There is no love lost between Arsenal and their neighbours from the other end of north London, but that didn't stop Wenger expressing sympathy for Villas-Boas's abrupt exit from White Hart Lane this week. The former Chelsea coach became the ninth Spurs manager to be sacked since Wenger took over at Arsenal in September 1996.
Last season, Spurs had pushed the Gunners all the way in the race for a top-four finish, inspired by the performances of star man Gareth Bale, who was sold to Real Madrid earlier this season. Tottenham used the Bale cash to fund £107 million ($175m) of new talent, with Paulinho, Christian Eriksen, Roberto Soldado, Nacer Chadli, Etienne Capoue, Vlad Chiriches and Erik Lamela all joining.
However, trying to get all those new men to integrate proved in part Villas-Boas's downfall, with the Spurs boss eventually shown the door by Daniel Levy in the wake of the embarrassing 5-0 defeat at home to Liverpool on Sunday, which came just after a 6-0 drubbing at Manchester City.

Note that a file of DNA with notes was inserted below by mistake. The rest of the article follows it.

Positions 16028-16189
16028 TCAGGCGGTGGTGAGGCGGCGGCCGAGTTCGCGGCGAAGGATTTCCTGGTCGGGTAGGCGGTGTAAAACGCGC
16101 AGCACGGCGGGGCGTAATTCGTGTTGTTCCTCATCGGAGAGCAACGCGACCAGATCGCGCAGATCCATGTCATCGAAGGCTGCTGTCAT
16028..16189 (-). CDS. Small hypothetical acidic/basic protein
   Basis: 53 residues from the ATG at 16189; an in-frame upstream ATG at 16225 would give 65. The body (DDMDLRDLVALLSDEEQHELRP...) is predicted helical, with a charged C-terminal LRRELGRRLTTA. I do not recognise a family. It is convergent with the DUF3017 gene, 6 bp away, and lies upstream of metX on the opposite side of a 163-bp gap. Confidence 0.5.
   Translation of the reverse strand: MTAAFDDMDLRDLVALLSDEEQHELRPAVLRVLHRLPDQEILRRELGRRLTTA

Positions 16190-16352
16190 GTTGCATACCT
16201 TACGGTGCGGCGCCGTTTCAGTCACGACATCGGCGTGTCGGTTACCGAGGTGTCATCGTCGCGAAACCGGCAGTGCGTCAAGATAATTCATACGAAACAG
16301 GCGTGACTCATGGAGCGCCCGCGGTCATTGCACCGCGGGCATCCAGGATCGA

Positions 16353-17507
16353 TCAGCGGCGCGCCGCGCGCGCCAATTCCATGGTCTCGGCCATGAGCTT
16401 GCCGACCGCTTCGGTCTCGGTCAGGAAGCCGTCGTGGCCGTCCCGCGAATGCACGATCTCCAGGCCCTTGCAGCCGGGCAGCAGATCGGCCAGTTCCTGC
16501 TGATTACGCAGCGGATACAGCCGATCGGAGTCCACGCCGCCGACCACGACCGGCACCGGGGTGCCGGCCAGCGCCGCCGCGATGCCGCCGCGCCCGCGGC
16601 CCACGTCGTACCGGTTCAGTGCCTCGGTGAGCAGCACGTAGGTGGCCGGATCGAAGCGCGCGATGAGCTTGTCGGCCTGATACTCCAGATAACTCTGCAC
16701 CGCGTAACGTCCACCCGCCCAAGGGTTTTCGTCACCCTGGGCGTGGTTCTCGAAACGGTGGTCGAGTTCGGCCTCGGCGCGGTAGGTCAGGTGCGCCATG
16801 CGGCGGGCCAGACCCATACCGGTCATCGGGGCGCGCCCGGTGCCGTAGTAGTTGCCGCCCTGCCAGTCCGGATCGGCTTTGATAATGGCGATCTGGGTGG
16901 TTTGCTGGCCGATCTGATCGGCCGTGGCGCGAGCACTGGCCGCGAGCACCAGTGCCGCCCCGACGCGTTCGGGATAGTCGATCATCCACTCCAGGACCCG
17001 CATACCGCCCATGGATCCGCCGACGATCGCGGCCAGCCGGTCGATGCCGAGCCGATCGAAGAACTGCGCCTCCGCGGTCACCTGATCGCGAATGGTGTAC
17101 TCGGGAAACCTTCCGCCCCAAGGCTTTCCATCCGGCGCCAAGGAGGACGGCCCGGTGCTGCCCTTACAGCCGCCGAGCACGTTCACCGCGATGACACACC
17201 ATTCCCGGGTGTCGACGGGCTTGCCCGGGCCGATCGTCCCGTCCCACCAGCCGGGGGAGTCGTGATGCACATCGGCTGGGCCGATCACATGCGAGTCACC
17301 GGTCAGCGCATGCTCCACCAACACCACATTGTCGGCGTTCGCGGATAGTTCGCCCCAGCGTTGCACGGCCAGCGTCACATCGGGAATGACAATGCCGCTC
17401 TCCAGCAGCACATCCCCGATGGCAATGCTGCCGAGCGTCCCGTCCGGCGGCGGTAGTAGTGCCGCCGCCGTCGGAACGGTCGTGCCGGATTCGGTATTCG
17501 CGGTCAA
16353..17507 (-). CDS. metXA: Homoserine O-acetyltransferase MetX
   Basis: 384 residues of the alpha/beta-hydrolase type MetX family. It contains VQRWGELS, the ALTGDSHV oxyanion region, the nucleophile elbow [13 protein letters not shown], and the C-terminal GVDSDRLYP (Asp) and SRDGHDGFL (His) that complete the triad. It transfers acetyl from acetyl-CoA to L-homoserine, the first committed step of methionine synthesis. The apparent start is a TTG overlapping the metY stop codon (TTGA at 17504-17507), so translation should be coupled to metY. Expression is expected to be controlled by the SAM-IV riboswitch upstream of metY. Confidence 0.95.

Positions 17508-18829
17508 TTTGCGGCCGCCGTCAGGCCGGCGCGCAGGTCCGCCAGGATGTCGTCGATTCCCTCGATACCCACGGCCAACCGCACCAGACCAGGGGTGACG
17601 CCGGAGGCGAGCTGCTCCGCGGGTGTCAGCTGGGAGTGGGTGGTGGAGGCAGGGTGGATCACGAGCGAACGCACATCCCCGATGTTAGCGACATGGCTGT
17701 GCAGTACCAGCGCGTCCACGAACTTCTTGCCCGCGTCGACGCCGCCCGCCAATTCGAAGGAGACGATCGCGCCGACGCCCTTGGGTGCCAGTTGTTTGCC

"You need time, yes," Wenger said. "Look, when I said to you at the beginning of the season that when you sign more than three players you take a technical risk, you were all laughing at me, but it is a reality. If you look purely at the mathematical problem, yes it is a surprise, because he has the highest percentage rate of wins historically at the club.
"Is it an internal problem with the relationship with his chairman or with the board? I don't know. Is it an emotional reaction to a big defeat at home? I hope not because that would not be a good sign.
"I sympathise with everyone because you need to be a manager to know how much you suffer, you know how many sleepless nights are behind every manager and how much everybody wants to win. Of course you feel sympathy for people who lose their job."